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File:Pachinko parlour.jpg

A pachinko parlour in Tokyo.

Pachinko (パチンコ?) is a Japanese gaming device used for amusement and gambling. A pachinko machine resembles a vertical pinball machine, but with no flippers and a large number of relatively small balls. The player fires a ball up into the machine, controlling only its initial speed. The ball then cascades down through a dense forest of pins. In most cases, the ball falls to the bottom and is lost, but if it instead goes into certain pockets, more balls are released as a jackpot.[1] Pachinko machines were originally strictly mechanical, but modern ones have incorporated extensive electronics, becoming similar to video slot machines, and referred to as Pachislo (パチスロ Pachisuro?).

The machines are widespread in establishments called "pachinko parlors", which also often feature a number of slot machines. Pachinko parlors share the reputation of slot machine dens and casinos the world over — garish decoration; over-the-top architecture; a low-hanging haze of cigarette smoke; the constant din of the machines, music, and announcements; and flashing lights. Modern pachinko machines are highly customizable, keeping enthusiasts continuously entertained.

Because gambling for cash is illegal in Japan and Taiwan, balls won cannot be exchanged directly for cash in the parlor. Instead, the balls are exchanged for token prizes, which can then be taken outside and traded in for cash at a business that is nominally separate from the parlor, and may be run by organized crime (yakuza).[2]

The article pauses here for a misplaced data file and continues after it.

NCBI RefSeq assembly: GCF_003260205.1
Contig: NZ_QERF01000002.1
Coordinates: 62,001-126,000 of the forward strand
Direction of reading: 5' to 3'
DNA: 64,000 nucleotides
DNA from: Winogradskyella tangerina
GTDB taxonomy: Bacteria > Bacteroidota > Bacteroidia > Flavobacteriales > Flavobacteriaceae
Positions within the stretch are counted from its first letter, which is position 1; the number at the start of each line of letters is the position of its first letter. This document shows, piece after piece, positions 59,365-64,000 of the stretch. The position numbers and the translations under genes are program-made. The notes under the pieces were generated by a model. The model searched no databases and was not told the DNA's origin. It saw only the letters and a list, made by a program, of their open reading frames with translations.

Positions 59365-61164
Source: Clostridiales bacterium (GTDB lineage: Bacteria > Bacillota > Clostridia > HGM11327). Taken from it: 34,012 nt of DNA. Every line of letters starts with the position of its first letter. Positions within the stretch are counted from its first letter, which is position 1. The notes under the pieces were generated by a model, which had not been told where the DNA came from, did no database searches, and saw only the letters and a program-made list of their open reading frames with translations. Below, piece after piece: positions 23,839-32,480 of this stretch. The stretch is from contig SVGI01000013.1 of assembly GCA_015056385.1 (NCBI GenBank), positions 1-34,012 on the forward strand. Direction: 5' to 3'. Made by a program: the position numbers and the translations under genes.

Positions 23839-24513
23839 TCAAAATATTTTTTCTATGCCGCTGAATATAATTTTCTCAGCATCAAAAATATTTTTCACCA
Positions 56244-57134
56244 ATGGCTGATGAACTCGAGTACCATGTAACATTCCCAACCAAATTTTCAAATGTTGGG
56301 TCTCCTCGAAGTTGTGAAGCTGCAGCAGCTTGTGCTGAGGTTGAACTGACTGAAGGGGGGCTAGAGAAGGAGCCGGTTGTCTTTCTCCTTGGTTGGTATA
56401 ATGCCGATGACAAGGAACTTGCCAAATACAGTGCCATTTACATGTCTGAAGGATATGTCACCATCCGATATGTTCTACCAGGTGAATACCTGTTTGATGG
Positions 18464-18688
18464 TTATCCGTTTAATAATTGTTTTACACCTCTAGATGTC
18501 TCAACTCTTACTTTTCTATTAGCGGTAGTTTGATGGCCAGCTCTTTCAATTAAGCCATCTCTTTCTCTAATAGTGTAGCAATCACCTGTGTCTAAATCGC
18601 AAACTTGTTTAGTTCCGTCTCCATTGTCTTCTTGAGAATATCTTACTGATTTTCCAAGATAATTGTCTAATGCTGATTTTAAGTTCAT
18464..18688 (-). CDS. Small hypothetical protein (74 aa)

Pachinko machines were first built during the 1920s as a children's toy called "corinth game" (コリントゲーム korinto gēmu?); based on and named after an American game called "Corinthian Bagatelle".[3] Pachinko then emerged as an adult pastime in Nagoya around 1930. All of Japan's pachinko parlors were closed down during World War II, but re-emerged in the late 1940s and have remained popular since then. Taiwan also has many pachinko establishments due to Japan's influence during their occupation in the early 1900s.

Until about 1980, pachinko machines were mechanical devices.[4] These machines are gravity-fed, meaning that the balls always flow downward, except when powered by a human: either the player shooting a ball, or an employee opening up the cabinet and putting more balls in the feeder bin at the top. When the player wins, a bell is rung by the mechanical action of the newly acquired balls flowing through the machine. Electricity (10 volts DC) is used only to flash a light when the player wins and to indicate problems, such as a machine that has been emptied of its balls.[5] The player launches balls using a chrome flipper, and can control the speed of the balls to some extent by pulling the flipper down to different levels. The front panel has a tray for balls that are ready to be played, a tray into which balls can be emptied when the player is ready to quit, and an ashtray. Manufacturers in this period included Nishijin and Sankyo. Most machines available on online auction sites today date to the 1970s.[4]

Starting around 1980, pachinko machines began to incorporate more and more electronic features, and began to require electricity for operation. Rather than a mechanical chrome flipper, these machines have a round knob that can be rotated to control the speed of the balls.